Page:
What is Erosive Osteoarthritis & How is it Treated?|Causes, Symptoms, Diagnosis of Erosive Osteoarthritis
What is Erosive Osteoarthritis?
Erosive Osteoarthritis refers to a progressive medical disorder which affects the interphalangeal joints of hands. It is an uncommon subset of osteoarthritis. The symptom of Erosive Osteoarthritis involves both inflammatory and degenerative effects in the DIP and PIP joints of hands. In case of Erosive Osteoarthritis, the location is considered some characteristics of the disease. Erosive Osteoarthritis is at times also referred to as an inflammatory variant of osteoarthritis. In this case, pain, erythema, warmness, and reduced function of joints are mainly seen in most patients. The radiograph of the hands shows the combination of bony spread and erosions. The affected joints are known as “gull-wing” and “saw-tooth” deformities. Due to the excessive osseous spread, there are severe deformities including interphalangeal ankylosis.
Symptoms of Erosive Osteoarthritis
Erosive Osteoarthritis begins with acute onset of extreme tenderness in multiple finger joints along with varying degrees of erythema, stiffness, swelling, and warmth. X-rays of hands of an individual with this condition will show central erosions. These erosions are normally cracks on the surface of the in the center of the joints. There are some reasons or symptoms of this particular disorder. These are:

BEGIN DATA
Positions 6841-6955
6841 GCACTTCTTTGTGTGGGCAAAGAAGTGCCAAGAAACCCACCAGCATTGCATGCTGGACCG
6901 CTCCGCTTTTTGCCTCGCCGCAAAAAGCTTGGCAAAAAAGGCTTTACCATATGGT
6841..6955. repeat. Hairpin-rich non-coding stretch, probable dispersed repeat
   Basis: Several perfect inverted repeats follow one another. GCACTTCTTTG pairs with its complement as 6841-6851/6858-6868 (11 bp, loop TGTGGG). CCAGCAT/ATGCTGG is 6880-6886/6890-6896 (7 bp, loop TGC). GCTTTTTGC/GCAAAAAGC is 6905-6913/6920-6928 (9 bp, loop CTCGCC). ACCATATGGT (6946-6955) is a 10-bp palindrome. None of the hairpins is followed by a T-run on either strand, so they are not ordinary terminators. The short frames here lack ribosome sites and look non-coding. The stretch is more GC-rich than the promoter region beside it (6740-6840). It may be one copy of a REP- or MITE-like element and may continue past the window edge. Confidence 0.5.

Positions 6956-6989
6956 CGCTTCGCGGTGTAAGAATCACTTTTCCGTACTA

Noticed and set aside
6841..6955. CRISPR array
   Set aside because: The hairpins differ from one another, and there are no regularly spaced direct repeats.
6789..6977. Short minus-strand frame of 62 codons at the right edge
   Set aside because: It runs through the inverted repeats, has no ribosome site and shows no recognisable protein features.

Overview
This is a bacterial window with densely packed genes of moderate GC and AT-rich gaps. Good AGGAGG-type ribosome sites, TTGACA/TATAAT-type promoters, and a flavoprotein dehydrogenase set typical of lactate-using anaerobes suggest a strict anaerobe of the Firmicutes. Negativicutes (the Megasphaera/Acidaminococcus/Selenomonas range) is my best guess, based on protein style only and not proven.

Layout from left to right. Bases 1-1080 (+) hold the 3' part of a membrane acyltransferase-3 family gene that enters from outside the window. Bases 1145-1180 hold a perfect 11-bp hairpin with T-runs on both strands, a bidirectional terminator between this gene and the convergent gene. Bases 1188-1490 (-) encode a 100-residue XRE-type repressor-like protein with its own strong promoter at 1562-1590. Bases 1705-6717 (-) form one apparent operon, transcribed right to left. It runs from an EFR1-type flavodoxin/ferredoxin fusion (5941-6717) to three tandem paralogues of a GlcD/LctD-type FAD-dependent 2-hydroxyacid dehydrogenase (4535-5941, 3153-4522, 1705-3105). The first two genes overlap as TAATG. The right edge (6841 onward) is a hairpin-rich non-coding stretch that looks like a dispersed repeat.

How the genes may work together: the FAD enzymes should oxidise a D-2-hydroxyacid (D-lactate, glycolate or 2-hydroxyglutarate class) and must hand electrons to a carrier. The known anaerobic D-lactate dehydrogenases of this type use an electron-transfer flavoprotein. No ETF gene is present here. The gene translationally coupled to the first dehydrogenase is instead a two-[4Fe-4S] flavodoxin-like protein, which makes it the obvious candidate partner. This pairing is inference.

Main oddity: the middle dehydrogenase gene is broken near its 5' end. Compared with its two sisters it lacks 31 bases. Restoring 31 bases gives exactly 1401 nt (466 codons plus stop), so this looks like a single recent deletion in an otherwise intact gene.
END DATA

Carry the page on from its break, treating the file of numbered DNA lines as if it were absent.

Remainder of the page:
- Osteophytes which is recognized as bony growths.
- Cysts in the bone underneath the cartilage also known as Subchondral Cysts.
- Partial dislocation of the bone also referred to as subluxation.
The inflammatory joint disease is related to this disorder. The affected person may suffer from the back and neck pain. They may also face the subarticular bone erosions, osteophyte formation, and subchondral cysts.
Prevalence of Erosive Osteoarthritis
Females are affected more than males by this condition. Nowadays, more people are found to be affected by this disorder. Actually, 40% of people face this “erosive changes”. There are many people who have hand osteoarthritis may ultimately end up having Erosive Osteoarthritis.
Diagnosis of Erosive Osteoarthritis
Medical History for Erosive Osteoarthritis:
The proper diagnosis of erosive osteoarthritis is still quite challenging. The doctors first get a detailed history of the patient, conduct a thorough physical examination and based on the symptoms and results of radiographs come up with a diagnosis of Erosive Osteoarthritis. The doctors may also ask you some questions about any family history of rheumatoid arthritis as it is probably associated with erosive osteoarthritis. The affected individual may also suffer from slight fever, persistent fatigue, and unintentional weight loss.
Physical Examination to Diagnose Erosive Osteoarthritis: